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The Last Five Years
a Musical
by Jason Robert Brown

COMPANY : The Performer’s Warehouse [WEBSITE]
VENUE : The Performer’s Warehouse [WEBSITE]
ID# 5309

SHOWING : July 26, 2018 - August 05, 2018



This modern musical ingeniously chronicles the five-year life of a marriage, from meeting to break-up and from break-up to meeting.

Music Director Camiah Mingorance
Director Michael Vine
Track composer L. Gamble
Catherine Hiatt Jess Berzack
Jamie Wellerstein Jacob Valleroy
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A Star Is Born
by playgoer
Sunday, August 5, 2018
"The Last Five Years" can be a problematic musical. Its two characters take reverse chronological journeys, with Jamie’s story going from the start to the end of their relationship, while Cathy’s story goes from the end to the start. To prevent undue confusion, directorial touches are needed that create touchstones of specific moments that both experience, but which the audience sees them experience at different points in the evening. Director Michael Vine does a good job of this in The Performer’s Warehouse production. Simple things like miming of dancing with a partner or removal of a wedding ring create telling images that bind the two timelines together.

Stephanie McDonald’s set shows a lovely room with a single gray wall above deep teal wainscoting, with white trim. New York skyline and abstract paintings adorn the wall, with hooks and a shelf stage right behind a platform that doubles as a bed and a pier. Two upholstered chairs and a table balance it at stage left. It gives the impression of being the apartment of the couple at the end of their relationship, when the man is a successful author. It acts as a unit set, with no modifications to indicate which timeline is being followed.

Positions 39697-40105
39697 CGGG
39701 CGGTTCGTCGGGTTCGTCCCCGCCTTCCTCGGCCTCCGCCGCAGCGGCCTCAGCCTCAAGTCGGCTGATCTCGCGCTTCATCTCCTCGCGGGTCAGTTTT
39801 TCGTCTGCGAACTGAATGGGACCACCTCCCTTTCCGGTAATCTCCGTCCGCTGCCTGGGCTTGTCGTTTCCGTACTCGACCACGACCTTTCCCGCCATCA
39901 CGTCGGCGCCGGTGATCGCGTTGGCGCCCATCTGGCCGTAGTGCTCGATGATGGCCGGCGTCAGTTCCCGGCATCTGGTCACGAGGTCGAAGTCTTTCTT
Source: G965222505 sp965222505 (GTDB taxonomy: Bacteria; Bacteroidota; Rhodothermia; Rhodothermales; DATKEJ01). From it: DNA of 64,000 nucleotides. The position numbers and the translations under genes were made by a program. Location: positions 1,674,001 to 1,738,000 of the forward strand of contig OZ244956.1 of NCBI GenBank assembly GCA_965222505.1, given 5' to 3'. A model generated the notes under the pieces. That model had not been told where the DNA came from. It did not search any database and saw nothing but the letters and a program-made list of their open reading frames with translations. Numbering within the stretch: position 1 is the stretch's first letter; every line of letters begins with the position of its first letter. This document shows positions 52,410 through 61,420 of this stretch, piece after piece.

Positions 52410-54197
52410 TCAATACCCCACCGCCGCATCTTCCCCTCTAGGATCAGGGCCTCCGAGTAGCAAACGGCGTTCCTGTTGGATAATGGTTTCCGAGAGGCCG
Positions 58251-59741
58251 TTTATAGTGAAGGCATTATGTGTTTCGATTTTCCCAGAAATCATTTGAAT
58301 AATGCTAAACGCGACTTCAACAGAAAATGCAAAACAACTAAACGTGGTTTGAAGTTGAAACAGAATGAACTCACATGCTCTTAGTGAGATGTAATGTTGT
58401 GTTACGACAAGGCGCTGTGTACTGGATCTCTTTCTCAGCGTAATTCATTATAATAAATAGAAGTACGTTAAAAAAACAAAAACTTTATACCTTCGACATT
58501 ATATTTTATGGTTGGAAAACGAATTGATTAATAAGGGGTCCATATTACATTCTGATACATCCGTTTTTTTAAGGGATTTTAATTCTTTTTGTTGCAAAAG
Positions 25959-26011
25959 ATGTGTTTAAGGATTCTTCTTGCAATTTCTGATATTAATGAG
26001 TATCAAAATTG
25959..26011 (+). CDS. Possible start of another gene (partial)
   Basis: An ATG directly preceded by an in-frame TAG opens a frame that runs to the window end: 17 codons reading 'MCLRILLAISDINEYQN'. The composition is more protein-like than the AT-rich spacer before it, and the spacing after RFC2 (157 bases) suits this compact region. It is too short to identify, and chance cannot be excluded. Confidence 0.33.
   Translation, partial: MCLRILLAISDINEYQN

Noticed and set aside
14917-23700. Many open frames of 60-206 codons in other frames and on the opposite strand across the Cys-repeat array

Visual variety is added by Cathy’s costumes, which frequently change from scene to scene, and to a lesser extent by Jamie’s costumes, which morph from casual clothes at the start to a suit when he becomes more successful. Philip Wray’s lighting design does a beautifully subtle job of differentiating scenes and highlighting tonal shifts in the script.

Sound is another story. The black box theatre has only three rows of seats, so no audience member is more than about ten feet from the stage, but the actors are miked. Perhaps this is intended to allow them to sing at low volumes to save their voices, but it can be disconcerting to see lips moving onstage when sound comes primarily from a speaker at the edge of the stage. There is a wonderful balance between the pre-recorded orchestral tracks and the singers’ voices, but the stereophonic tracks work against the monophonic voices to make Gamble’s sound design seem artificial and distancing.

There’s mighty little dancing in the show, but Jen MacQueen’s choreography makes it all effective. The focus is on acting and singing, and music director Camiah Mignorance has gotten good vocal performances out of Jess Berzack (as Cathy) and Jacob Valleroy (as Jamie). At the performance I attended, Mr. Valleroy’s voice seemed to get tired as the show progressed, but Ms. Berzack’s was fresh and exciting from start to finish.

Ms. Berzack is the true star of this production. Her expressive face, her beauty (sort of a prettier Sarah Jessica Parker), and her voice all help to chart the journey of an actress whose primary credits seem to be second-rate Ohio summer stock. Since we see her story in reverse, we’re left with the image of her giddy with first love and starry-eyed about her future.

Jamie’s journey paints him as more of a villain, a hot-shot author winning early acclaim and embarking on a self-involved life that takes him progressively farther from his wife Cathy. Jacob Valleroy is a handsome guy and plays the part well, but he has a bland stage presence that makes it hard for him to win audience sympathy. Still, the final image of him broken down emotionally is telling in contrast to Cathy’s joyous optimism.

The Performer’s Warehouse is putting on a more-than-creditable production of Jason Robert Brown’s "The Last Five Years." It’s more of a song cycle than a play, with very little dialogue, but Michael Vine and the cast create an affecting story out of it. And Jess Berzack’s stellar performance is likely to linger on in memory long after the production has closed. [POST A COMMENT REGARDING THIS REVIEW]


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